Plans for how post-Brexit border checks on goods coming into the UK from the EU will work have been set out by ministers.
The Government has published a draft border operating model, designed to bring in the checks the UK is required to make under its Brexit trade agreement with the EU.
Ministers have delayed implementing the checks on several occasions since the UK officially withdrew from the trade bloc on January 31, 2020.
Under plans published by the Cabinet Office on Wednesday, the Government says its new model will prevent delays at the border by reducing the need for physical checks for many types of goods.
The Government says that under the new model, investigations of animal and plant products would still be thorough enough to protect against diseases like African swine fever and Xylella, while also making it as easy as possible for businesses to import.
But it won’t be that easy.
According to Shane Brennan of the Cold Chain Federation lobby group, for EU business shipping “medium-risk” goods like meat, fish, dairy and some plant-related products, they will require a physical export health certificate, signed at the point of dispatch by a qualified vet.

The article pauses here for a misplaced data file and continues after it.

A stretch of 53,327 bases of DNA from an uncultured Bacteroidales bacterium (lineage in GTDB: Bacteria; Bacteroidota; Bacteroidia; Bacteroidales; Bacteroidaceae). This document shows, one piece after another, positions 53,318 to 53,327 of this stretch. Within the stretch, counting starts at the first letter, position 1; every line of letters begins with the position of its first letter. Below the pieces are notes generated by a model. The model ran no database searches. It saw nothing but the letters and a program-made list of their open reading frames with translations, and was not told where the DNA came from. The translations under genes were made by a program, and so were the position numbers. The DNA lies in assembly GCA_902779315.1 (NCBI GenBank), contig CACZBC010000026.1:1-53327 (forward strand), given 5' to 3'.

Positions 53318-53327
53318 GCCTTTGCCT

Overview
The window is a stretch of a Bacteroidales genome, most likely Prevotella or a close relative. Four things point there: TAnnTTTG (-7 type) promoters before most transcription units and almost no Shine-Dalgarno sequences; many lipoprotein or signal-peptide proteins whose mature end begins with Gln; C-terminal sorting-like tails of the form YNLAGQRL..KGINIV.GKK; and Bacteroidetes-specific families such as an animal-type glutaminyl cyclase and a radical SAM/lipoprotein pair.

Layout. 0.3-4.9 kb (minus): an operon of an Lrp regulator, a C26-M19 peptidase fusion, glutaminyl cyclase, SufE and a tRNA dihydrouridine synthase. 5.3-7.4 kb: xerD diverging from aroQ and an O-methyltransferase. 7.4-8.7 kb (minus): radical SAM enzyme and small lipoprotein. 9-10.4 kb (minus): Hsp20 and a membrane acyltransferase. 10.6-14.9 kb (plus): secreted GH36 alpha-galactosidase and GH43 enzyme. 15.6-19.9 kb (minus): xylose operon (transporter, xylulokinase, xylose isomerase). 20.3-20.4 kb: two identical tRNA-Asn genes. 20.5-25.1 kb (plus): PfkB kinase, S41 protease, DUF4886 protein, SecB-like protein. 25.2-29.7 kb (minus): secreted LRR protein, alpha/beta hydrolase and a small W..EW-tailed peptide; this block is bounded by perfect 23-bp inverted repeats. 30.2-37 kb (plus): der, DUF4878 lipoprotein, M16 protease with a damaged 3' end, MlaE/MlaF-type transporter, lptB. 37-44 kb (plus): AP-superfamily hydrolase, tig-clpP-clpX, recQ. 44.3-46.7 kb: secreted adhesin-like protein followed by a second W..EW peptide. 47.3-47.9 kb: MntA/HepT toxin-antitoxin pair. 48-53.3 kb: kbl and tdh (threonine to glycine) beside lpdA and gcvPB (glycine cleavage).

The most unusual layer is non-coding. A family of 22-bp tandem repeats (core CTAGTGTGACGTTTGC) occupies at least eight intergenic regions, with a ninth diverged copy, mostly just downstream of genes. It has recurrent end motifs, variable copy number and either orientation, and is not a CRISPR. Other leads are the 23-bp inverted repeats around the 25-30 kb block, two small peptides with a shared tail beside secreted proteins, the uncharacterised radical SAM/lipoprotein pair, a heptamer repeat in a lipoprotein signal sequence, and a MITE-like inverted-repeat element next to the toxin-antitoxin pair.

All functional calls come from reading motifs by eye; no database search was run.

That means if you’re an Italian mozzarella maker or a German salami manufacturer who was happily exporting to the UK, from October 31, you’ll need to find and pay a vet and make sure all your paperwork is in order to send those goods to the UK.
Speaking to the Financial Times, Brennan said that could make things very interesting for Christmas time if EU companies react the way that many UK companies did in 2020 when the EU imposed these requirements – they simply stopped exporting because they didn’t have the bandwidth to deal with the paperwork.
It could mean we’re in for a pretty lean Christmas for Brits!
Related: Government spin in overdrive as they sell £420m exporting cost to business as a ‘Brexit win’